Gwendolyn “Dough” X doesn’t think she has much going for her—she carries a few extra pounds, her family struggles with their small bakery in a town full of millionaires, and the other kids at her New Jersey high school don’t seem to know that she exists. Thank the stars for her longtime boyfriend, Philip P. Wishman—or “Wish.” He moved away to California three years ago, when they were 13, but then professed his love for her via e-mail, and he’s been her long-distance BF ever since.
At the beginning of her junior year, though, Wish e-mails that he’s moving back to Jersey. Great, right? Well, except that Dough has gained about 70 pounds since the last time Wish saw her, while Wish—according to his Facebook photos—has morphed into a blonde god. Convinced that she’ll be headed for Dumpsville the minute Wish lays eyes on her, Dough delays their meeting as long as she possibly can.
But when she sees Wish at school, something amazing happens. He looks at Dough like she’s just as gorgeous as he is. But Wish is acting a little weird, obsessed with the sun and freaked out by rain. And the creepy new guy working at the bakery, Christian, is convinced that there’s more to Wish’s good looks than just healthy eating and lots of sun. He tells Dough that a mark on Wish’s neck marks him as a member of the Luminati—an ancient cult of astrologers who can manipulate the stars to improve their lives. Is Wish and Dough’s love meant to be—or are they star-crossed?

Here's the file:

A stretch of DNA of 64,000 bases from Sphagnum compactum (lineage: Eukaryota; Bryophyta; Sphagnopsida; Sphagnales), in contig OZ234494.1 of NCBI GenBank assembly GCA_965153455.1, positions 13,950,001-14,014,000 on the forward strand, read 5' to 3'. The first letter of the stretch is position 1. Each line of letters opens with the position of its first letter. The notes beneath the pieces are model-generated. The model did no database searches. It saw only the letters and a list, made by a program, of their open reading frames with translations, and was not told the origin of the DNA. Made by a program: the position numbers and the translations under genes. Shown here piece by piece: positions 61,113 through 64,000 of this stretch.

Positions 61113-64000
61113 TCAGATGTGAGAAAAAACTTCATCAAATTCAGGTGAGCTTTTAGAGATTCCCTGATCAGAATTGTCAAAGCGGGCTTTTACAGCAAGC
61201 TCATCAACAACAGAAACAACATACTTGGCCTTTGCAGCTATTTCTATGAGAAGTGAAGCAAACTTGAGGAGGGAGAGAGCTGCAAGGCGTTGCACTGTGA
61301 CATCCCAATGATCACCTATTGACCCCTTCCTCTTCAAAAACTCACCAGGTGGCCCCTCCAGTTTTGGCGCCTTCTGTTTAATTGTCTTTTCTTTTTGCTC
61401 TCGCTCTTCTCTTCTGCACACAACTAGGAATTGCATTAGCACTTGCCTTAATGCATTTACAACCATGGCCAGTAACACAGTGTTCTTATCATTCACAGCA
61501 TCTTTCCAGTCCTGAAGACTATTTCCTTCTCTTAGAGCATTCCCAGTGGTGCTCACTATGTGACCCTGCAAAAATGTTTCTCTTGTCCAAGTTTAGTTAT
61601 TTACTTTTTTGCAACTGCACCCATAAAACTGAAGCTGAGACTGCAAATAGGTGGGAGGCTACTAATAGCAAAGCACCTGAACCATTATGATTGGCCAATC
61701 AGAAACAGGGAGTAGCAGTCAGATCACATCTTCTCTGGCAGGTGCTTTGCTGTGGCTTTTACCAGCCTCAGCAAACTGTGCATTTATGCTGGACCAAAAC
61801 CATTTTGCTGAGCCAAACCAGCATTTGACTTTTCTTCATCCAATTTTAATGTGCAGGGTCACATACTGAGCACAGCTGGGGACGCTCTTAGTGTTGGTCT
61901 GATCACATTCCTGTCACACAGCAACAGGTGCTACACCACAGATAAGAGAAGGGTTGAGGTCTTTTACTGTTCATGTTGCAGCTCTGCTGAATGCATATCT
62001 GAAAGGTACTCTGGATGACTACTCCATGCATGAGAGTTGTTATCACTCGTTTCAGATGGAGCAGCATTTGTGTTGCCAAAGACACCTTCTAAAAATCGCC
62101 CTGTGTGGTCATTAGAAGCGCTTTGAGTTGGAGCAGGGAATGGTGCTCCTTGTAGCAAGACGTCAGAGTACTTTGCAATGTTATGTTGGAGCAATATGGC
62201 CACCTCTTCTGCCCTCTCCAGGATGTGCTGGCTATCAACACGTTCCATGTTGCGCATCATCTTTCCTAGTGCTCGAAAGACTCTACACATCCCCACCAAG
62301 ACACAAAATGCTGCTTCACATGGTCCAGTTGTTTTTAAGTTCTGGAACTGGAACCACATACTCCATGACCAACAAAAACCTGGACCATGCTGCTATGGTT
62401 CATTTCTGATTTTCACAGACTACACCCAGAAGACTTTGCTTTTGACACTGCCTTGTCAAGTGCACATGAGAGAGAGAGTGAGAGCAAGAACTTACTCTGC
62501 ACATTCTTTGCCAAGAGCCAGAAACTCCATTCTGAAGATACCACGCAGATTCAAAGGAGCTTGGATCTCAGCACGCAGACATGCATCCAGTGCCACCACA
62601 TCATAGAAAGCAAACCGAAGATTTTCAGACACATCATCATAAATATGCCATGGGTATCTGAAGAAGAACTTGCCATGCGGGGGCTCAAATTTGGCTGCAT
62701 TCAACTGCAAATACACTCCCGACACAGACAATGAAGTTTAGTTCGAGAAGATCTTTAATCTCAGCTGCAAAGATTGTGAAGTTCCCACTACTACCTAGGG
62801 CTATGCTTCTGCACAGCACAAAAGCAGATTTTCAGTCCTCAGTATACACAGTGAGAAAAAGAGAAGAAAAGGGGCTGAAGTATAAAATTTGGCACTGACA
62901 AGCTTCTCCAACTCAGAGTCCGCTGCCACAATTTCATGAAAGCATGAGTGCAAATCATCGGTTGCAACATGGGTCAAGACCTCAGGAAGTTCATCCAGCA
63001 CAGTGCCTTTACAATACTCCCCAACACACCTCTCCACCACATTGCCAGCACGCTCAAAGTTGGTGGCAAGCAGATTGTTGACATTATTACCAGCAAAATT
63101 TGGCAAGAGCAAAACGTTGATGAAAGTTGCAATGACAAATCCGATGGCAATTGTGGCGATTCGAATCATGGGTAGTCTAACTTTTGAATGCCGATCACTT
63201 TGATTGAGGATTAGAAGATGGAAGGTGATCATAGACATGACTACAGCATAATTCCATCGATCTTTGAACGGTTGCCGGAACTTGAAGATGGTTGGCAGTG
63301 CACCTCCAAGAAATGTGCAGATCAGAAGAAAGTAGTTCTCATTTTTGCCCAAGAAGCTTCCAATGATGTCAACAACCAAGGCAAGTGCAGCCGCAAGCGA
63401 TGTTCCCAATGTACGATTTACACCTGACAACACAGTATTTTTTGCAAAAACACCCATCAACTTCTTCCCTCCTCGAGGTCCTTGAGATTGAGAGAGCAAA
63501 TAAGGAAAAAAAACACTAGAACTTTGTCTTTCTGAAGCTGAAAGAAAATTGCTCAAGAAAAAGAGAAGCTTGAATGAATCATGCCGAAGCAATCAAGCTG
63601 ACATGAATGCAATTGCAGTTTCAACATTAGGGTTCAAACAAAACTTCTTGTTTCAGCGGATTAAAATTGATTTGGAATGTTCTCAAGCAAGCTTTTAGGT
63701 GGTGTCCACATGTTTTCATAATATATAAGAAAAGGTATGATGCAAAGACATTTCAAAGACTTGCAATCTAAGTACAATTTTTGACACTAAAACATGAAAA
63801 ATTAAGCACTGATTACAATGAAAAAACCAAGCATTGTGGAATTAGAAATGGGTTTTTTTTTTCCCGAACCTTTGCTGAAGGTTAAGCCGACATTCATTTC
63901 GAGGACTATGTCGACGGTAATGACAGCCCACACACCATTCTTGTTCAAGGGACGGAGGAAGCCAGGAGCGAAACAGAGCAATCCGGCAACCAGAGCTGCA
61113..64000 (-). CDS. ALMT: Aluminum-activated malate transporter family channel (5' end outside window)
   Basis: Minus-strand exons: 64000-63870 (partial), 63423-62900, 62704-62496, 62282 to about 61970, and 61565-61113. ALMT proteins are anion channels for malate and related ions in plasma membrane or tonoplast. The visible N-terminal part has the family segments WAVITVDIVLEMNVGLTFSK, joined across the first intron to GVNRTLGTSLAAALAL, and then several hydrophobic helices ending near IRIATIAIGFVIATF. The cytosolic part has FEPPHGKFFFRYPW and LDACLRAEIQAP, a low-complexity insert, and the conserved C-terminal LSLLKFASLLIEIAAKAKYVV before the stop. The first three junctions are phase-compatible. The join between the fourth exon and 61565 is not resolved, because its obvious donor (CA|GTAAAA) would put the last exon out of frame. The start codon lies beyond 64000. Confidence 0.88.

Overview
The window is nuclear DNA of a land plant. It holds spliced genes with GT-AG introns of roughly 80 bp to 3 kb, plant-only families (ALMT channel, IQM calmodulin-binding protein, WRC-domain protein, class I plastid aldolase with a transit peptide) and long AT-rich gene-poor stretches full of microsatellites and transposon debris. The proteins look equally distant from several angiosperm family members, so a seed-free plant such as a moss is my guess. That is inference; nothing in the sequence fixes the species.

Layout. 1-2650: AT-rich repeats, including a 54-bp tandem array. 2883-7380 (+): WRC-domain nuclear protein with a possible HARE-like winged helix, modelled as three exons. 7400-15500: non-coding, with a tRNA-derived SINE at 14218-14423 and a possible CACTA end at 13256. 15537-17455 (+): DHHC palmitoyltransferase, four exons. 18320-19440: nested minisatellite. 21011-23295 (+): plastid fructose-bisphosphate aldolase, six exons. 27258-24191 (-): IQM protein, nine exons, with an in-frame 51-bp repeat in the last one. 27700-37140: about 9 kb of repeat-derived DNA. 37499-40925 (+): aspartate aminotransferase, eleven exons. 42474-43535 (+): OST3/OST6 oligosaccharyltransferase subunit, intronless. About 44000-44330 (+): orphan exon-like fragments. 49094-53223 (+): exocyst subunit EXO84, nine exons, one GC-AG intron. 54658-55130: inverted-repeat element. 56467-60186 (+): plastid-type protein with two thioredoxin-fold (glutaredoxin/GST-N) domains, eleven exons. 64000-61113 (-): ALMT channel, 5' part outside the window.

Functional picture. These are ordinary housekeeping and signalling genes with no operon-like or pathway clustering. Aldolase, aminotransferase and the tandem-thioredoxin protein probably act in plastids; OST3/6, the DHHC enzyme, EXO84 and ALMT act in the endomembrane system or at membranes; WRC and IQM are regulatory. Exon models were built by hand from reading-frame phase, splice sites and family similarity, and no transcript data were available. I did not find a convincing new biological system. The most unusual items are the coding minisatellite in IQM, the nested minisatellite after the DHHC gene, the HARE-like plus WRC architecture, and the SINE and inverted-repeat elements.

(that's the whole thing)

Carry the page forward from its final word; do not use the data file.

When I first read the description to this book I thought that I would love it. It sounded humorous and unlike anything I had ever read before. Unfortunately, this book just fell flat for me.
The beginning of this book was actually quite good. It was funny and horribly awkward, and I felt like a lot of people could easily relate to the protagonist. This was one of those books where no matter how hard you tried, you couldn’t stop cringing and squealing at the awkward parts. I think it goes without saying that the author really hit home on those parts.
However; this book started going downhill for me towards the middle. The author decided to ruin this realistic, funny story with a whole bunch of “star worshiper” crap. How would you even think to come up with a plot like that? It makes no sense and I found myself just getting lost and ready to put the book down.
I gave Starstruck 2/5 stars. It started out as a cute funny story about a girl who I’m sure plenty of people could relate to, and then turned into a dumb supernatural tale that made you want to throw the book across the room.
- “Twenty minutes later, I walk out of Melinda’s hotel with a plate of finger sandwiches, a bag of prostitute clothes, and a weird wedge on my head that makes me look like you could tip me upside down and fill it with cream of mushroom.
I need another donut.”
- “Hans and Christian just stare at me, faces grim. All I can think of is how awesome it would be if my name were Andersen.”
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